The Earthquake Commission has successfully arranged its reinsurance cover for the coming year - at a price.
Chief executive Ian Simpson, interviewed by Radio New Zealand on his return from overseas to renegotiate the commission's reinsurance programme, said there had been concern that reinsurers might start to withdraw from the local market, given the severity of the February 2011 Canterbury earthquakes.
"But we were limited by the amount that we wanted to spend, not by the amount of cover that was available, so this year we bought an extra half a billion of cover," he said.
"This year the great news is that New Zealand is still a very attractive place to do business for reinsurers."
Last year was a disaster for insurers and reinsurers because of the Canterbury earthquakes, the earthquakes and tsunamis in Japan and floods in Thailand.
Before that, the reinsurance industry had to absorb the cost of an 8.8-magnitude earthquake in Chile in 2010.
Simpson said the disasters were so called "tail" events - well outside the range of losses that could normally be expected.
Two reinsurers pulled out of New Zealand last year and Simpson said the talk in the market was that reinsurers had become reluctant to commit to this part of the world.
"But what we have found - for the few that pulled out - there were more coming forward to try and offer cover at renewed pricing levels," he said.
"So we were not constrained by the capacity that the market may be offering - it was actually how much we wanted to spend on the programme."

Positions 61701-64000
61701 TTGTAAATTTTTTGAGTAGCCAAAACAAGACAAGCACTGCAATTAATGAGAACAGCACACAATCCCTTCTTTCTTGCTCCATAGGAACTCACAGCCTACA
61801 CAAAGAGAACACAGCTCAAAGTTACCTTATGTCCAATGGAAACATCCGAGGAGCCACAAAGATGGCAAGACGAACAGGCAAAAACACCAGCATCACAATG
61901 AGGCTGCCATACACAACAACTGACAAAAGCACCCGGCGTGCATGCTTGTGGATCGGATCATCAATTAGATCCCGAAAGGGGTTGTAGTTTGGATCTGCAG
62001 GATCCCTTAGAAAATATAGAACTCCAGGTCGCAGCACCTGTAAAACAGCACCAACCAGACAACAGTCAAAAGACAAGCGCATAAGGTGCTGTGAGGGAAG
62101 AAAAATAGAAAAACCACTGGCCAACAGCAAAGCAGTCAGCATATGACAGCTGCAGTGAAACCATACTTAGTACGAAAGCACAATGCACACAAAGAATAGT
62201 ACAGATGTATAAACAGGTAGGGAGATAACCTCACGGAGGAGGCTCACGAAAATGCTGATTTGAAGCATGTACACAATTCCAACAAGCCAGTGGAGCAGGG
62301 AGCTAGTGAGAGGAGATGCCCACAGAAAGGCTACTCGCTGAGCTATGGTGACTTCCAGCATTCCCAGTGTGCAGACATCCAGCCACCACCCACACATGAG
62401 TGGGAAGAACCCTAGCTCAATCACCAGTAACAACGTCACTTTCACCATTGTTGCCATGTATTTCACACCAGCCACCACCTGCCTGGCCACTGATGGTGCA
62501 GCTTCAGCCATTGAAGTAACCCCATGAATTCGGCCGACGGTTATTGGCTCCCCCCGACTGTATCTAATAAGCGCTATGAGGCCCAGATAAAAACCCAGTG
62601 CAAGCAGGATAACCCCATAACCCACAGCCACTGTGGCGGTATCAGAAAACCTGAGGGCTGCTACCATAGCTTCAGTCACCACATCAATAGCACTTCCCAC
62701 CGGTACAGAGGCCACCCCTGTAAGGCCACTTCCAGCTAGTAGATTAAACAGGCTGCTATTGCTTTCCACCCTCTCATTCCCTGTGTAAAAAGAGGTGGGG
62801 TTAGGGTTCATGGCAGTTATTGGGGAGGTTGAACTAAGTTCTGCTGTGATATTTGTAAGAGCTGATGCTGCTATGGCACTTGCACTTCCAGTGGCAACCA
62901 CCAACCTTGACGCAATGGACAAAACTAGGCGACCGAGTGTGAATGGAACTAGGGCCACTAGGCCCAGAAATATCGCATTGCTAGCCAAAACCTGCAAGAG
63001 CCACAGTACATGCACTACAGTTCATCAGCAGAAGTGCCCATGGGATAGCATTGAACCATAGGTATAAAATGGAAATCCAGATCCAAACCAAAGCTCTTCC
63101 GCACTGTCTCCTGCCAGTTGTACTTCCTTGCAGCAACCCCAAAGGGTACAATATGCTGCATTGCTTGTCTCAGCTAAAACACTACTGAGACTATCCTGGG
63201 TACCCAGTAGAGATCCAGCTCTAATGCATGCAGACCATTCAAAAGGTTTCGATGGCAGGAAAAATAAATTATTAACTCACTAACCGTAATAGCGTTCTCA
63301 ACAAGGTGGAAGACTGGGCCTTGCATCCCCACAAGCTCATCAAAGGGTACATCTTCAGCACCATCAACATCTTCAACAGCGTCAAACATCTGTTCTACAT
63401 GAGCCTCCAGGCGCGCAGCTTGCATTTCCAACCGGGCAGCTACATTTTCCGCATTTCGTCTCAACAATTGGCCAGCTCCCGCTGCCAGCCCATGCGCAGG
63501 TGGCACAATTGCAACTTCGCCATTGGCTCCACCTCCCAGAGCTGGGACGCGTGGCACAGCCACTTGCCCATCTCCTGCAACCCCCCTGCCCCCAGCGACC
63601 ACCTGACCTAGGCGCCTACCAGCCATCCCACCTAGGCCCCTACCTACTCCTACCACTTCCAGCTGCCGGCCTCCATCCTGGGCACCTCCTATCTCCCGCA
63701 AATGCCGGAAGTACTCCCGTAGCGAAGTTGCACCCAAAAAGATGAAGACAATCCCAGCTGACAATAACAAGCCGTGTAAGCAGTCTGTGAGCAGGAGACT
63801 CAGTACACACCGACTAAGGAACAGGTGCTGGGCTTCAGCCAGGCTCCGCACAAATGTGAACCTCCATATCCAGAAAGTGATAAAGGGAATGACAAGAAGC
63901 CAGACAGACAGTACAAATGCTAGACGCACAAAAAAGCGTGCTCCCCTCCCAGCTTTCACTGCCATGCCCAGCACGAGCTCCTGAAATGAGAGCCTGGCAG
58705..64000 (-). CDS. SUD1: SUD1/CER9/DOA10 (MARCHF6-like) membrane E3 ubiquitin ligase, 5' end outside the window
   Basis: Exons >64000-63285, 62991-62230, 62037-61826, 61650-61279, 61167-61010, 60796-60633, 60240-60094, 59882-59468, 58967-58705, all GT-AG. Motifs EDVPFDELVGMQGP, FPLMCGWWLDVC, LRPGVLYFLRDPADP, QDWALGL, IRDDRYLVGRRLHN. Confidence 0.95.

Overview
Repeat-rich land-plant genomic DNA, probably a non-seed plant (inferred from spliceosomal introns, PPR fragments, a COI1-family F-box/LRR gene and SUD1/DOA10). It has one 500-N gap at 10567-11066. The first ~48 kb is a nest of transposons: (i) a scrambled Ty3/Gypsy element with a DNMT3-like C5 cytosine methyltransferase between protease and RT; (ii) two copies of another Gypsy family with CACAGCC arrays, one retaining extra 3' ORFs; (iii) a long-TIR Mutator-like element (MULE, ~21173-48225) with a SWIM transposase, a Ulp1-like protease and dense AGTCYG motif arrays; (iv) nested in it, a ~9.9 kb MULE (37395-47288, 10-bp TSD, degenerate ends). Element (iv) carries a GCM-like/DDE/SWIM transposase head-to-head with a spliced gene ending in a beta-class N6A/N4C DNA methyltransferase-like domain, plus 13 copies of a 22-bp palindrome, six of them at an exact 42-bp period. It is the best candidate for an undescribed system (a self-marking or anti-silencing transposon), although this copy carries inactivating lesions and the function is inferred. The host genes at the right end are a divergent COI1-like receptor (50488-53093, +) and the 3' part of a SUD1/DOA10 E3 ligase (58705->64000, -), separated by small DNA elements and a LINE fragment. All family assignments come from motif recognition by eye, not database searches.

Simpson said that he understood the private insurance companies, most of them part of large Australian insurance companies, were not having trouble obtaining reinsurance but, like EQC, they were having to pay sharply higher prices. In 2010, EQC paid about $40 million in premiums for $2.5 billion in reinsurance cover.
"Our original premium doubled after the first earthquake to roughly $80 million," Simpson said. "This year we are looking at an extra 50 per cent, so we will be looking at $120 million this year, but it will involve slightly more cover."
Simpson said the Government's decision to buy out houses in the so-called "red zone" - the most susceptible in terms of future risk - helped to allay reinsurers' concerns.
"From the reinsurers' perspective, the red zone offers are unprecedented in terms of their generosity."
EQC has so far paid out $3.1 billion in claims.
Simpson said the scale of the Canterbury earthquakes, as far as natural disasters go, was huge.
The largest insurance loss in history was Hurricane Katrina in 2005, which resulted in 700,000 claims.
By comparison, EQC is handling 690,000 land, building and contents claims from Canterbury alone.
EQC, established by the Government in 1945, is backed by reinsurance from overseas groups and a Government guarantee.
About 90 per cent of New Zealand homes have EQC cover.
Last week, insurance news website The Insurance Insider said Warren Buffett's Berkshire Hathaway has agreed to write the whole limit of Suncorp New Zealand's catastrophe reinsurance cover, thought to be around US$200 million ($257 million).